Central Bedfordshire safety officers to use body-worn cameras

PUBLISHED: 06:55 15 October 2018

These cameras will be worn by Central Bedfordshire Council's civil enforcement officers (in parking), anti-social behaviour officers, environmental protection officers, and our gypsy and traveller unauthorised encampment officer. Picture: CBC

These cameras will be worn by Central Bedfordshire Council's civil enforcement officers (in parking), anti-social behaviour officers, environmental protection officers, and our gypsy and traveller unauthorised encampment officer. Picture: CBC

Archant

Community safety and traffic and parking officers in Central Bedfordshire will soon be provided with body-worn cameras.

The 21 new wearable cameras will be used from this Thursday and any offenders will be warned that the video evidence may be used in future prosecutions.

The introduction of body cameras to front-line council officers will help to improve their evidence gathering, inspection and monitoring procedures, and increase the safety and well-being of the council staff.

The cameras will be worn overtly on a lanyard or fitted to the officer’s jacket, but they will only be activated when necessary.

The devices have a screen that is clearly visible to the person being spoken to, and which displays the live footage being taken by the camera lens. The public will also be advised by the officer that a recording is being made. The cameras will be used in public and in private premises, and they record both sound and video.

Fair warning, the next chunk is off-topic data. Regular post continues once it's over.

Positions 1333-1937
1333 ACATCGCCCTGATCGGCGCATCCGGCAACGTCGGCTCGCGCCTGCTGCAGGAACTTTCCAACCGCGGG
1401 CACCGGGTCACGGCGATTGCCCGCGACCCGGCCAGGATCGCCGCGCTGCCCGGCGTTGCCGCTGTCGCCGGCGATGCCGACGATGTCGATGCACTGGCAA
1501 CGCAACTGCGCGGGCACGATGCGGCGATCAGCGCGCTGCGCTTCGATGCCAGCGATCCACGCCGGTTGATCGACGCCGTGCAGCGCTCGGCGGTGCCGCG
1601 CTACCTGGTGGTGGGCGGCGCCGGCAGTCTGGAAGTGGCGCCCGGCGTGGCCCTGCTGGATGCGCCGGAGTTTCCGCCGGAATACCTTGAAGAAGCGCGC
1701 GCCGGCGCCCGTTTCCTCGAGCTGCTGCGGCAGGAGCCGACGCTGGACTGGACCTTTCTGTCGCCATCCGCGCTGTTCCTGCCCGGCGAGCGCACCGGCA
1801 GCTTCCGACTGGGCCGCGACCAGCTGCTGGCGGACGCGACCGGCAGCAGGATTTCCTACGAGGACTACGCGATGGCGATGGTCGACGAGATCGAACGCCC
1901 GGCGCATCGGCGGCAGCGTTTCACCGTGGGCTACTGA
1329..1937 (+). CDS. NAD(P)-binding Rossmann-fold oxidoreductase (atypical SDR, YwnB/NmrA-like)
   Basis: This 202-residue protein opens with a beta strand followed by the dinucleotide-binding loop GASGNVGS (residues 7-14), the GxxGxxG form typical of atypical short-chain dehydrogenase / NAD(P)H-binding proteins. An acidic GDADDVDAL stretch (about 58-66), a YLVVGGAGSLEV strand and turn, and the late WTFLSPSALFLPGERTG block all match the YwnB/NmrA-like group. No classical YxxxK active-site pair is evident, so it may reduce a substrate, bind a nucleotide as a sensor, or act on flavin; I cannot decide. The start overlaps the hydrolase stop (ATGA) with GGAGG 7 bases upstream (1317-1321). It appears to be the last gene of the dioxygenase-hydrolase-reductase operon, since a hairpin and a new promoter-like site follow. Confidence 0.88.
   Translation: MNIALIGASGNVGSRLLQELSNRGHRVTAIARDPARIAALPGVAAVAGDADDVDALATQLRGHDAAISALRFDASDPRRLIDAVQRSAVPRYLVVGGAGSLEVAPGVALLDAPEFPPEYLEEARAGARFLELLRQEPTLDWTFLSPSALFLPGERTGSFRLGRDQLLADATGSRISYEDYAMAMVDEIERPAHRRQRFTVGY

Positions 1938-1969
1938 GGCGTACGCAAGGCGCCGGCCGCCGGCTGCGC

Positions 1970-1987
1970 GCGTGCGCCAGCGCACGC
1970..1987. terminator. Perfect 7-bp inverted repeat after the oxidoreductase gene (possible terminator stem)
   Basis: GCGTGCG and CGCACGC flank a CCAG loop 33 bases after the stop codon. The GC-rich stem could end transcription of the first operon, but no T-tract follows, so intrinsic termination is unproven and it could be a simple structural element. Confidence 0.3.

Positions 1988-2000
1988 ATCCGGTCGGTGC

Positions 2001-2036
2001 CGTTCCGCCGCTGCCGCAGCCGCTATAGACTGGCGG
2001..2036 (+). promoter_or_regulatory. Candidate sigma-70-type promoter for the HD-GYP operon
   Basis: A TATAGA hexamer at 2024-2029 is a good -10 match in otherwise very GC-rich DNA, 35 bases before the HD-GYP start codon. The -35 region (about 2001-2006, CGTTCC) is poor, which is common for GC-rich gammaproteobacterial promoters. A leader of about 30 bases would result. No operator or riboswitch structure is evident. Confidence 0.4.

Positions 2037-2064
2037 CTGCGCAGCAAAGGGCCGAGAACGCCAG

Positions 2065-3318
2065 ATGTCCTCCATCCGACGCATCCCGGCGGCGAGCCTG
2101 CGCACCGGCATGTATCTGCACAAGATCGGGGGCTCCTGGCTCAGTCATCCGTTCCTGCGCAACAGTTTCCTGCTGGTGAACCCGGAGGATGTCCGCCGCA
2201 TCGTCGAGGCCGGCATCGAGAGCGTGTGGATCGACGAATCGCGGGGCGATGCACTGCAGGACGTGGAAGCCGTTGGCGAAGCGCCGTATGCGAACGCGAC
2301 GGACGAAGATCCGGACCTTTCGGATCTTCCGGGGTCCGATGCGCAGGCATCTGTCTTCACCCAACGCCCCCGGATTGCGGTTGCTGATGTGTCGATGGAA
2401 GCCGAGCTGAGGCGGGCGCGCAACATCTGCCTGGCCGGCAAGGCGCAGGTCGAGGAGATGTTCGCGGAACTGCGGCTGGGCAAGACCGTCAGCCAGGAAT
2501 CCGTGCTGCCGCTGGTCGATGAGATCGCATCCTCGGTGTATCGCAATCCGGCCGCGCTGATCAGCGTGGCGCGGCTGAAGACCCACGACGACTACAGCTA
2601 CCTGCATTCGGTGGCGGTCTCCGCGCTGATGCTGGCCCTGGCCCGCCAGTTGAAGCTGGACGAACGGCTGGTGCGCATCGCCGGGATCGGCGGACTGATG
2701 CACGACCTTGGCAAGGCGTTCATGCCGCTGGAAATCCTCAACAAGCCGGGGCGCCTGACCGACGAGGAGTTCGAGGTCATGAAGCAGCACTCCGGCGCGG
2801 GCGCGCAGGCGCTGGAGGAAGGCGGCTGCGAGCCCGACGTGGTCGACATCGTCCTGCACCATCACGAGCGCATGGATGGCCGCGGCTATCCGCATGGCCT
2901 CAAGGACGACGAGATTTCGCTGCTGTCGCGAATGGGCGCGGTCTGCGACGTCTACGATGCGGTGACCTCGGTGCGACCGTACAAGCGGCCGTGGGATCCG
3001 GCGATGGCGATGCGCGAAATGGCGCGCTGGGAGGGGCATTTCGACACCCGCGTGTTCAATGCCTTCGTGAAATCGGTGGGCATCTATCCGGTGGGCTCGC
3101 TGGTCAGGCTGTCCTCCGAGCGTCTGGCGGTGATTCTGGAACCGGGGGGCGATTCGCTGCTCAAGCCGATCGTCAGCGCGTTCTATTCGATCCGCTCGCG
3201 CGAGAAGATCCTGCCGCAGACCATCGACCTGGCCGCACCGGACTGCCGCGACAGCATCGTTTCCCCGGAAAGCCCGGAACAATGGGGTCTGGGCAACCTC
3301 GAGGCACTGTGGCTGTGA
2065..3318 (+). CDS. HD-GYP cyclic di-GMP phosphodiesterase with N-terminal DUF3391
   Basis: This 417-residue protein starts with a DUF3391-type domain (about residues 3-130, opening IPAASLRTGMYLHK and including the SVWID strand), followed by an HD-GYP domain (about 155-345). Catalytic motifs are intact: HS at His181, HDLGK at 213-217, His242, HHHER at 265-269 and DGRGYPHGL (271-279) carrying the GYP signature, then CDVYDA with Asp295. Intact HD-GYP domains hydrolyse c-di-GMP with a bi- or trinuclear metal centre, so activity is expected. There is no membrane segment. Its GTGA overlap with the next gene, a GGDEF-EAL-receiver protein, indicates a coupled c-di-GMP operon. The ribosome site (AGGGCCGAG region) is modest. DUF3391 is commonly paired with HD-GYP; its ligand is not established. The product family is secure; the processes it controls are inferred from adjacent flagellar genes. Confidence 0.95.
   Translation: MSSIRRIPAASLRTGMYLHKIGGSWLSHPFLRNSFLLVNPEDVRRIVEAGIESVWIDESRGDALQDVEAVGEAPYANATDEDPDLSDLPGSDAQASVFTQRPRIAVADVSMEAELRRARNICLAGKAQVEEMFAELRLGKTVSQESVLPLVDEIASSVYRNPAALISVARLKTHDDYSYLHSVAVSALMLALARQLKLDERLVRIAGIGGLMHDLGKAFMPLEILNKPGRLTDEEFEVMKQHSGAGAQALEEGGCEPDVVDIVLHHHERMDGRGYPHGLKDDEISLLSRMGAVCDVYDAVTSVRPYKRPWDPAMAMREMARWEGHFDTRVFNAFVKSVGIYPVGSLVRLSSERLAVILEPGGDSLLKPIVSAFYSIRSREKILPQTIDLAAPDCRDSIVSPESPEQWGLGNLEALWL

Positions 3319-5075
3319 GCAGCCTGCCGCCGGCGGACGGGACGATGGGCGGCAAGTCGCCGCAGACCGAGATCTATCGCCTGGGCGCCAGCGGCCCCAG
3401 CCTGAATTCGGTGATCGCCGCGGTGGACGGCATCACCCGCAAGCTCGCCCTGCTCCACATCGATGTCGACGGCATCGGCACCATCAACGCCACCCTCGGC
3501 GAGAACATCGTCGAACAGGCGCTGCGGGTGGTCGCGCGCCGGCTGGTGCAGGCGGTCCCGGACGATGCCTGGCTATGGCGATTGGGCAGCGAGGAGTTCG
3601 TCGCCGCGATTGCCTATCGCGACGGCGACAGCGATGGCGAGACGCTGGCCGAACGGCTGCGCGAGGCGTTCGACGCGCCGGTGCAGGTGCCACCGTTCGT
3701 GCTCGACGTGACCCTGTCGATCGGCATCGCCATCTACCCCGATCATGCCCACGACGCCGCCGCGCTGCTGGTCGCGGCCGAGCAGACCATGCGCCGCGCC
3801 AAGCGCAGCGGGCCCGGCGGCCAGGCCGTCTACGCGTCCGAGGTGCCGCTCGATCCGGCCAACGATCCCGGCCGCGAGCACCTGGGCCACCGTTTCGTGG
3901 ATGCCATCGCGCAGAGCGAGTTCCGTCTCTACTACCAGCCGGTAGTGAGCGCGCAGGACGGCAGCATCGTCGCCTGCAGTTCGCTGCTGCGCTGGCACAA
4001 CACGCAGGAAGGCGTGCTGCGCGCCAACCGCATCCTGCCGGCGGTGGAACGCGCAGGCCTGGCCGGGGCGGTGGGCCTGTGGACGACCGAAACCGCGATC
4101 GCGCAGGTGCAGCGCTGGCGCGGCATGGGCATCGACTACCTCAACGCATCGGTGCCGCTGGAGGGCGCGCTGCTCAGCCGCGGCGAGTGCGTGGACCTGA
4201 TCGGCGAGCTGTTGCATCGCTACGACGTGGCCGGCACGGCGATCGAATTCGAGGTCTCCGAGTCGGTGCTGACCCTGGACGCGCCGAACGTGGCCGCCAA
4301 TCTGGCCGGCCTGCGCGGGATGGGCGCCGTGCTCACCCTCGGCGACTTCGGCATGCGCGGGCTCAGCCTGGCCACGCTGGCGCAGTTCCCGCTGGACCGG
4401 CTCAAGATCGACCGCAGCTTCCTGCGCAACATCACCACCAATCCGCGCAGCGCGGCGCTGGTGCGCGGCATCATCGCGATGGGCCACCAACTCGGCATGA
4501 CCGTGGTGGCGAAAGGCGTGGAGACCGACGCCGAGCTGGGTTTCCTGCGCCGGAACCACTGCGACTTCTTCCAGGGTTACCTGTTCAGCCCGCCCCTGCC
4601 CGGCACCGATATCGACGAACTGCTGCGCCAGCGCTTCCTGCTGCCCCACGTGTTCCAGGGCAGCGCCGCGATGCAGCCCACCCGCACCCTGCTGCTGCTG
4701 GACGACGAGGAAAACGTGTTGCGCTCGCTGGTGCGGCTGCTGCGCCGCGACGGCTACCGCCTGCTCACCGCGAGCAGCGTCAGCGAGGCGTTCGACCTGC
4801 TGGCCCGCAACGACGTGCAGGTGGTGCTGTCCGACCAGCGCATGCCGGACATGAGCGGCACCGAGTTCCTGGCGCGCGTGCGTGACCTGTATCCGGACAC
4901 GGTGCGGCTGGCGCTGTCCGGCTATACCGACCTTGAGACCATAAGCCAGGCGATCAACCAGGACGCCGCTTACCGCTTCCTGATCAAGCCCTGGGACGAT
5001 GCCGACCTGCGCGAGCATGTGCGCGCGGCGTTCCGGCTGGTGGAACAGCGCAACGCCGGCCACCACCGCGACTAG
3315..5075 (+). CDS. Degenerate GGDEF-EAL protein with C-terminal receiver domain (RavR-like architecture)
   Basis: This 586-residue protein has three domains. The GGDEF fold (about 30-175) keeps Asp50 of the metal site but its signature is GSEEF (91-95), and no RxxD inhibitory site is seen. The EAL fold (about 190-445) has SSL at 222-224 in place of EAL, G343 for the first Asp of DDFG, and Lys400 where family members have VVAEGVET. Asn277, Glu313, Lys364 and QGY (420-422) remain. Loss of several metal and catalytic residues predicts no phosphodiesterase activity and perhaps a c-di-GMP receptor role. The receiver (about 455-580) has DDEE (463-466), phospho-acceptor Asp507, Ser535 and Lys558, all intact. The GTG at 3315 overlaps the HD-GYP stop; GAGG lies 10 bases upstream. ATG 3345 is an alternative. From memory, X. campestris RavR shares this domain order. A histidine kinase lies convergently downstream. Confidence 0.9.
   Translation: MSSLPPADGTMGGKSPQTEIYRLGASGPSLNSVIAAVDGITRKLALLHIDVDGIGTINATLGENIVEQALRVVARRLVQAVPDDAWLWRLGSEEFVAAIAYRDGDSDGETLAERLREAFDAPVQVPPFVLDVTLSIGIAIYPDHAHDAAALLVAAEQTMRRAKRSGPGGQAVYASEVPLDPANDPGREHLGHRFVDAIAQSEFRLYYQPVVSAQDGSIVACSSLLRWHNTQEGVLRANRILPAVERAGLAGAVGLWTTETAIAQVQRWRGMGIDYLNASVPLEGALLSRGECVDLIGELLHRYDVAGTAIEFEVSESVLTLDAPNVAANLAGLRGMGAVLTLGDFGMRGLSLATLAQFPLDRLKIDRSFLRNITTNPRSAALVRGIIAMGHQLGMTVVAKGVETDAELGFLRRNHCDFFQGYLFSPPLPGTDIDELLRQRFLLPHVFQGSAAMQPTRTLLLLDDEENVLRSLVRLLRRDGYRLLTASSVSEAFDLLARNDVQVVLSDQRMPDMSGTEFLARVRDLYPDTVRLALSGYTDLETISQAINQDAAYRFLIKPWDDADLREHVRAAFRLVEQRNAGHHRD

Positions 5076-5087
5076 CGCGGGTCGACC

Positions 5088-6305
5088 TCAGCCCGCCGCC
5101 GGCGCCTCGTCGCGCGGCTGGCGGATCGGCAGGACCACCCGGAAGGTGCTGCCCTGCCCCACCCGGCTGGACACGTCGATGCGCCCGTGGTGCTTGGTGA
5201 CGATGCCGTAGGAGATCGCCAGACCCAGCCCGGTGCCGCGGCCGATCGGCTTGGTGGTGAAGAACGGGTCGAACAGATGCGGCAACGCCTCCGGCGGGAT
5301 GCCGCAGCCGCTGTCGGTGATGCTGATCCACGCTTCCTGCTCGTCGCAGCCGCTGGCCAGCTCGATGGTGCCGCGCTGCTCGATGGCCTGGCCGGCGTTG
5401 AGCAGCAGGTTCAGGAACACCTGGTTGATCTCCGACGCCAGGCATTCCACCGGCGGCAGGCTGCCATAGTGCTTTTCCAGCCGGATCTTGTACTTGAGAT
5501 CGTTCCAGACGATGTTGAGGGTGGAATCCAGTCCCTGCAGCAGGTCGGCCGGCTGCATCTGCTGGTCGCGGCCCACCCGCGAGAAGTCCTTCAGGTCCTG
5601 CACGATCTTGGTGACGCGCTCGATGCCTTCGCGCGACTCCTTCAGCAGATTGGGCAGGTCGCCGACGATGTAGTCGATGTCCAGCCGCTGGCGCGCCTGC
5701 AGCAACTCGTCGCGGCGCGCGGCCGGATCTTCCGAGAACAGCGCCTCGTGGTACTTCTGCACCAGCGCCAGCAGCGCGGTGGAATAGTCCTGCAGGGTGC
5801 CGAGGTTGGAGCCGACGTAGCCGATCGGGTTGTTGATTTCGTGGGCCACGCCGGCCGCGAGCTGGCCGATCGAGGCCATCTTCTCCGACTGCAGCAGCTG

Councillor Ian Dalgarno, executive member for community services at Central Bedfordshire Council, said: “We have invested in cutting-edge technology to help us serve the communities in our area better, and to keep them safer.

“The cameras will allow front-line council officers to gather first-hand video and audio evidence of an incident. They will give staff confidence when dealing with confrontational individuals, and will help to increase public confidence in the way we collect evidence.

“Body cameras are increasingly used by the police and by other local authorities.

“They are not intended as a replacement for other methods of evidence-gathering, but are an additional tool to support our investigations. Footage can help to clearly show the impact and extent of antisocial behaviour, which can otherwise be difficult to describe in a written statement.”

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